Thursday, November 12, 2009

Tough Love: Look at my Face!

This morning at breakfast, husband still off sick, asked son due for a History exam this morning: "What is the middle name of Alexander the Great?"

Son: Uh, uhm, "the"!

So delightful he is now. Yet there was a time before he was out of nappies when he would keep pushing the boundaries. Well, he still does, actually.

For reasons I cannot remember he was told he was not to cross the line between the hall and the living room. Maybe it's the staircase that we thought could pose some danger.

What did our young man do? He walked up to the line/boundary and threw his toy into the forbidden area.

Would Mum let me go out there to retrieve my toy? He looked at us and waited for a reaction from us. Can't remember what we did, probably ignored him. And he learned when mum and dad set boundaries, those remain as boundaries.

Once while he was still toddling he took to biting, purely out of mischief. He was told off sternly, "Do not bite!" And every time he approached me and started acting suspiciously, I would be on my guard and said, "Don't you even think of biting."

Then one day while I was at the kitchen sink he crept up behind me and sank his teeth into the back of my thigh.

In pain I turned round, stooped to his level ("stooped" being the operative word) and smacked him really hard on his hand.

First the shock, and then he realized there was some pain. Tears.

"That is what it feels like when you bite! PAIN."

Then when he had calmed down, we had a cuddle.

He never bit again. Not me, nor anyone else.

I've never had to hit him again.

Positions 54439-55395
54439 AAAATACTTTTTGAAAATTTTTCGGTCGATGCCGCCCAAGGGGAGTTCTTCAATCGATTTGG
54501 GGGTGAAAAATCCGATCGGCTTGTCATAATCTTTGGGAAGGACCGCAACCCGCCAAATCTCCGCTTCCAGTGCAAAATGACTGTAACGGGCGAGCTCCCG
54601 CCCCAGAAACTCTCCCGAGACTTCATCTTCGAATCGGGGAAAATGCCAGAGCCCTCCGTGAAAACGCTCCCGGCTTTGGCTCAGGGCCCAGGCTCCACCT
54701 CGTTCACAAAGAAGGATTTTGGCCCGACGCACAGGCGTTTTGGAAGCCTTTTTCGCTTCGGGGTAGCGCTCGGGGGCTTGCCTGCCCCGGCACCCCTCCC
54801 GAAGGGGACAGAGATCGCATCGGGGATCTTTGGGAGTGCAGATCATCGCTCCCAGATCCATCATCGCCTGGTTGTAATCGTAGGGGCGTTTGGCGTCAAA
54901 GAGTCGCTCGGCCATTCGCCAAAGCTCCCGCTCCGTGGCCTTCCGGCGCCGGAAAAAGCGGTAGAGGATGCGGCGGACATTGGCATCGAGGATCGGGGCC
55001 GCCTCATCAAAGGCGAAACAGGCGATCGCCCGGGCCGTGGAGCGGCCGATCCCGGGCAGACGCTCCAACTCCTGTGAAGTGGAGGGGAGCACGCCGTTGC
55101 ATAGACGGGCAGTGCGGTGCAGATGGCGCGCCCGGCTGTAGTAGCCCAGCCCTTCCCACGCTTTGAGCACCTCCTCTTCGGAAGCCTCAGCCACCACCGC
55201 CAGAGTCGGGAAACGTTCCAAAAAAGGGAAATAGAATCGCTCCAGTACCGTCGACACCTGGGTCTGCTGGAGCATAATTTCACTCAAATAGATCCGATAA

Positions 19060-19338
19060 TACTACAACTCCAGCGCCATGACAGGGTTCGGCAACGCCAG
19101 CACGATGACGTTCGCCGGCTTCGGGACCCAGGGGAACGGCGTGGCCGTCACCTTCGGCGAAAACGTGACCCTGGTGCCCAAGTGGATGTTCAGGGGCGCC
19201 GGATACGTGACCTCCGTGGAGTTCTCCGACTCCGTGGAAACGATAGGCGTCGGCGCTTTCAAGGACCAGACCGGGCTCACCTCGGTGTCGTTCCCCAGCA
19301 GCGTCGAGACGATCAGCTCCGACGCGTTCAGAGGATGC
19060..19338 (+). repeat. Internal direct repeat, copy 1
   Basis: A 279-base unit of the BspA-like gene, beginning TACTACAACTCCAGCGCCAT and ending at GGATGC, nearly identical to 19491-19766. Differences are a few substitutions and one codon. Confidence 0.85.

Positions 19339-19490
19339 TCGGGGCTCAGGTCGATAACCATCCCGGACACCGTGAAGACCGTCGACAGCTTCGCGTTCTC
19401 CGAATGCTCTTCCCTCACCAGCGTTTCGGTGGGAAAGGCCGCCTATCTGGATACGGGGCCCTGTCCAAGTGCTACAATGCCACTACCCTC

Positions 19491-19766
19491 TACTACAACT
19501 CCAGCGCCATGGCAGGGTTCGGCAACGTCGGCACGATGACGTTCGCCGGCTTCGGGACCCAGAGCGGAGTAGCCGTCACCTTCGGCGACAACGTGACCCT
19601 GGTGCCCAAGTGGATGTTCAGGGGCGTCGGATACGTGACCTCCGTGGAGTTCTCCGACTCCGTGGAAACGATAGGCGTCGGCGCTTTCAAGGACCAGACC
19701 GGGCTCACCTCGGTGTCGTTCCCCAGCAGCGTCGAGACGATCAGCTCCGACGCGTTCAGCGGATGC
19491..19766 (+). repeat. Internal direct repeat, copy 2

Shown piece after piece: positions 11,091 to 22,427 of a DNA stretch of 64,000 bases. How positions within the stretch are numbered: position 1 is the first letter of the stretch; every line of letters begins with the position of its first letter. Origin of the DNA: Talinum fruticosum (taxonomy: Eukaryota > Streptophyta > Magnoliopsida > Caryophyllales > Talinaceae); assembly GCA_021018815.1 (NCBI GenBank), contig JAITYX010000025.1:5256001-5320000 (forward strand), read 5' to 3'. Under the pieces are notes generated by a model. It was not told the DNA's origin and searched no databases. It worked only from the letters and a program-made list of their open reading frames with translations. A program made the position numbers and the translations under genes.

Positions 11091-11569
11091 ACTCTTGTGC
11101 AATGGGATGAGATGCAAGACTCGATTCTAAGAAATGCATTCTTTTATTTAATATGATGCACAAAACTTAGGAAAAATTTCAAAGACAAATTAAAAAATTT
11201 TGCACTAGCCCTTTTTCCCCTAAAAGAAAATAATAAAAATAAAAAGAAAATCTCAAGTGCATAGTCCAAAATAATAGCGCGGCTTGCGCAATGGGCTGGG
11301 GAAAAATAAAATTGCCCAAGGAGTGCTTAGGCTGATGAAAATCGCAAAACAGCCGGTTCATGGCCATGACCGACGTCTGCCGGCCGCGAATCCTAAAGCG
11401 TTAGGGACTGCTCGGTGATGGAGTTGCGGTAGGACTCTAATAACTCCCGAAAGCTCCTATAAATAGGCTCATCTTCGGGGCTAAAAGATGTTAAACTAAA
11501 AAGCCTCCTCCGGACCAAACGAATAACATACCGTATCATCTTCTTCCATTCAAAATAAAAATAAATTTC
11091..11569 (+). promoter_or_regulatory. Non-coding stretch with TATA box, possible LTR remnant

I had used my "cane". Once.

Up to that point he had no idea what pain meant; that certain behaviour of his (eg biting, hitting, head-butting) could cause pain on another human being was a totally foreign concept.

Recently I recalled how my father used to hit us on the head: He would place his left hand, palm down on our head, and then hit his own hand with his right hand. (And should any social worker query, he was only hitting himself, really.)

Everytime he 'hit' us, he had to hit himself first. This was a 'Chinese' way of gentle discipline. It was almost done in a loving way, never out of anger. That was not very respectful ... smack!

Then he would say that every time parents hit their children, they themselves feel the hurt, just as his own hand had to take the force of the smack.

"Fathers [and mothers, too], do not exasperate your children!" so the Bible advises.

I can recall how I had done exactly that. It was a futile exercise. We both just got angrier and angrier. Never again.

I also learned that I must give him 'face' and 'space'. If I pushed him into a corner where he could not show remorse with some dignity, it becomes a downward spiral. When I had made my point and backed off ... he'd come round to it ... eventually.

Still we have many boundaries. Computer and TV times are restricted. Twenty-minute slots on the computer (he sets either the oven clock or some other timer) and a total of 90 minutes a day on the TV. If he fails to use up the 90 minutes due to school activities or homework, tough! He gets a bit more TV on the weekend. But he is required to be "sensible".

Sometimes when I get extremely tired and need a lie-down I would give him free rein. On those occasions he has proven that he could be sensible, resting between 'screen activities' and never exceeding his 20 minute computer slots.

Years ago someone mentioned that there are some mothers who could control their children just by raising their eyebrows. Just one eyebrow, actually. Their children understand "the look" and refrain from whatever.

These days when son gets a bit carried away -- as nine-year-olds often do -- I find myself saying, "Look at Dad's face," or when Dad is not around, "Look at my face," and immediately son knows what is best for him.

If all else fails, I would say, "That's why God give human children mums and dads. We are not like animals who are expected to look after themselves hours after we were born."

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